They have fitted the viral load function to the viral titer data obtained from influenza virus-infected mice and SARS-CoV-2-infected humans and monkeys.

Important observations

To determine the viral load function of influenza A virus infection, the time series of viral load titers obtained from 10 influenza virus-infected mice have been employed. By fitting the model to the viral load data, the scientists have estimated that the approximate duration of phase 1, phase 2, and phase 3 are 2.4 days, 3.2 days, and 1.3 days, respectively.

To determine the viral load function of SARS-CoV-2 infection, the scientists have used viral load titers measured in 23 COVID-19 patients daily. They have observed a patient-to-patient variation in viral load over time, with some patients showing a long-term infection of 20 – 25 days and some showing a short-term infection of about ten days. However, the viral load function they developed has successfully described the three phases of viral infection for most patients. This indicates that the viral load model can easily describe the viral load curves for both short-term and long-term viral infections.

The scientists have also used viral load data obtained from 9 monkeys infected with different doses of SARS-CoV-2. By fitting the viral load function to the infected monkeys' data, they have observed that the initial viral growth phase duration is similar among all monkeys, indicating that the initial virus amount is not a crucial determining factor. Moreover, they have observed that there is only one decay phase with larger decay rates in most of the monkeys. However, in some monkeys, a fast, initial decay phase and a second slow decay phase have been observed. This difference between biphasic and triphasic viral load suggests efficient functioning of the immune system in some monkeys.

Study significance

A convenient and straightforward viral load function model has been developed in the current study that can be easily fitted to viral load titer data of influenza A virus infection and SARS-CoV-2 infection. According to the scientists, this model has many important applications. The viral load curves obtained from this model can be used in other higher-level model to analyze pathological features of a viral infection. Moreover, the model can be used to estimate the length of a viral infection and the virus decay rates at the population level, which are vital measures for determining patient risks. Another important function of the model is that it can easily differentiate between fast responders and slow responders, which is vital for identifying high-risk and low-risk individuals.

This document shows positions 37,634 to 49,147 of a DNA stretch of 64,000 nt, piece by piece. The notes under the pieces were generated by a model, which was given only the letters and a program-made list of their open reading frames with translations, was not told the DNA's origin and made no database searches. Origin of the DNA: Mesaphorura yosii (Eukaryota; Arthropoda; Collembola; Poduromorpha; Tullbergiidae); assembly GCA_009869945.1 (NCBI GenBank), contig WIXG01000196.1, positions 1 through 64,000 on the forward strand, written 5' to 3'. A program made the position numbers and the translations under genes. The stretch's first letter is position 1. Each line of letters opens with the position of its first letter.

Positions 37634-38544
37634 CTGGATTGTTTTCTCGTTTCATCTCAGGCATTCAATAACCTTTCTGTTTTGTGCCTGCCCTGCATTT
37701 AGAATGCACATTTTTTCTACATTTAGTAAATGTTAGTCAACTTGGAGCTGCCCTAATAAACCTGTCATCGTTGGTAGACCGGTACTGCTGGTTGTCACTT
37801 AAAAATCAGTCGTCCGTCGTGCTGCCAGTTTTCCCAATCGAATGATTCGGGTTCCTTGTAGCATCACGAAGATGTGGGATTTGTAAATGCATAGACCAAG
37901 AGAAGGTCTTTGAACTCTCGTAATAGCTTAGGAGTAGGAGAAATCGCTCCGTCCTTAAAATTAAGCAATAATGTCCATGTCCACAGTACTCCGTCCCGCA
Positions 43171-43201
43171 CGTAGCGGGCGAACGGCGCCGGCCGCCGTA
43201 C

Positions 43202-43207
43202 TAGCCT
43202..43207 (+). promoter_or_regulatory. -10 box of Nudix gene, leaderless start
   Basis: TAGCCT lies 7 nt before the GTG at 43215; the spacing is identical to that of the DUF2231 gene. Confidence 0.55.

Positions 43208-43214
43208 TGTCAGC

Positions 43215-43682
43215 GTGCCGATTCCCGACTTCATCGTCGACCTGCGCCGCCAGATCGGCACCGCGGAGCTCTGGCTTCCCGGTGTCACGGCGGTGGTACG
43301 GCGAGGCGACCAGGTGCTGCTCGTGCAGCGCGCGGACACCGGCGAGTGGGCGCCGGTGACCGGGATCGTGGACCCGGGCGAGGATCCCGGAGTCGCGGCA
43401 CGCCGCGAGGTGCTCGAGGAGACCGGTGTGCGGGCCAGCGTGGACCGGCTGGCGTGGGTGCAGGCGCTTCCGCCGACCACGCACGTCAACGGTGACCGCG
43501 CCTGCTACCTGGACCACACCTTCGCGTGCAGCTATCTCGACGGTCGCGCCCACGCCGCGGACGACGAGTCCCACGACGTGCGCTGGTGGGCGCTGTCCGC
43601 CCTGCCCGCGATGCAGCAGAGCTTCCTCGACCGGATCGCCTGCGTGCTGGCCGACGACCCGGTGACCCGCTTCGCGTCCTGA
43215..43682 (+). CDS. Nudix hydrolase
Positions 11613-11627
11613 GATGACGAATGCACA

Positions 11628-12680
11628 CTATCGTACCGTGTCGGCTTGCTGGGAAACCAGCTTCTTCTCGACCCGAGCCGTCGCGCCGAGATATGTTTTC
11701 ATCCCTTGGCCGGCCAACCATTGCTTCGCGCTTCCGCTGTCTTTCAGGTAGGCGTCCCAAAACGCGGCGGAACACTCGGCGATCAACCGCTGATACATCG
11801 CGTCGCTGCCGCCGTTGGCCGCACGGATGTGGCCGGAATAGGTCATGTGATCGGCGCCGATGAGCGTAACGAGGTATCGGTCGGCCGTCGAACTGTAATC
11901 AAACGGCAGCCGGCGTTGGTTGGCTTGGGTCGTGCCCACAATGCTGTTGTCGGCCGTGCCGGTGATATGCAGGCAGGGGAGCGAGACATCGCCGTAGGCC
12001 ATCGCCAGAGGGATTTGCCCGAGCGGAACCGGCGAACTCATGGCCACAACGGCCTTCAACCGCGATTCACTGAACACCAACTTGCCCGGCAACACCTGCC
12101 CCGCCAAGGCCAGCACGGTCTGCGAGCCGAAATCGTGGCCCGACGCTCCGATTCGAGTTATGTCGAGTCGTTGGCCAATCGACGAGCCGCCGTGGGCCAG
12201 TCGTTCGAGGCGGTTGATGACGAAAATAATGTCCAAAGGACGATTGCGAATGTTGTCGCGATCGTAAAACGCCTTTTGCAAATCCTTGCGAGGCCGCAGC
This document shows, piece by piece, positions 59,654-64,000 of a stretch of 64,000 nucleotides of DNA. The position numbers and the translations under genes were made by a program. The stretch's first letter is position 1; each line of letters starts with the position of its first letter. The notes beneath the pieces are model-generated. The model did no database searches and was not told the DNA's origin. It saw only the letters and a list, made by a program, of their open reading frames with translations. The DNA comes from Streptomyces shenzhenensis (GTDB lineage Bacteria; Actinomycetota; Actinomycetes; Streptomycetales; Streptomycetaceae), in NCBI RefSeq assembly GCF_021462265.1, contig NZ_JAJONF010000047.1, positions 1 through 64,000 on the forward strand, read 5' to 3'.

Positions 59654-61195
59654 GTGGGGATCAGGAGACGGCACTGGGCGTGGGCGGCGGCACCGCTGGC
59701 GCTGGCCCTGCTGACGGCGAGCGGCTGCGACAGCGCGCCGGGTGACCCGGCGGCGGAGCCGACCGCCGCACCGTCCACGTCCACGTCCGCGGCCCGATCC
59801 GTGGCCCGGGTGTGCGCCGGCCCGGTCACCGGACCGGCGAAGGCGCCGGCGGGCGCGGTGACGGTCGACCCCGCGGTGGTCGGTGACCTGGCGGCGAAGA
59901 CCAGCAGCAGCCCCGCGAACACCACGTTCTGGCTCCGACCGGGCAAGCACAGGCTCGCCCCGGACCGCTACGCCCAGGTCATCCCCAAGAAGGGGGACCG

*Important Notice

medRxiv publishes preliminary scientific reports that are not peer-reviewed and, therefore, should not be regarded as conclusive, guide clinical practice/health-related behavior, or treated as established information.

Journal reference:
Dr. Sanchari Sinha Dutta

Written by

Dr. Sanchari Sinha Dutta

Dr. Sanchari Sinha Dutta is a science communicator who believes in spreading the power of science in every corner of the world. She has a Bachelor of Science (B.Sc.) degree and a Master's of Science (M.Sc.) in biology and human physiology. Following her Master's degree, Sanchari went on to study a Ph.D. in human physiology. She has authored more than 10 original research articles, all of which have been published in world renowned international journals.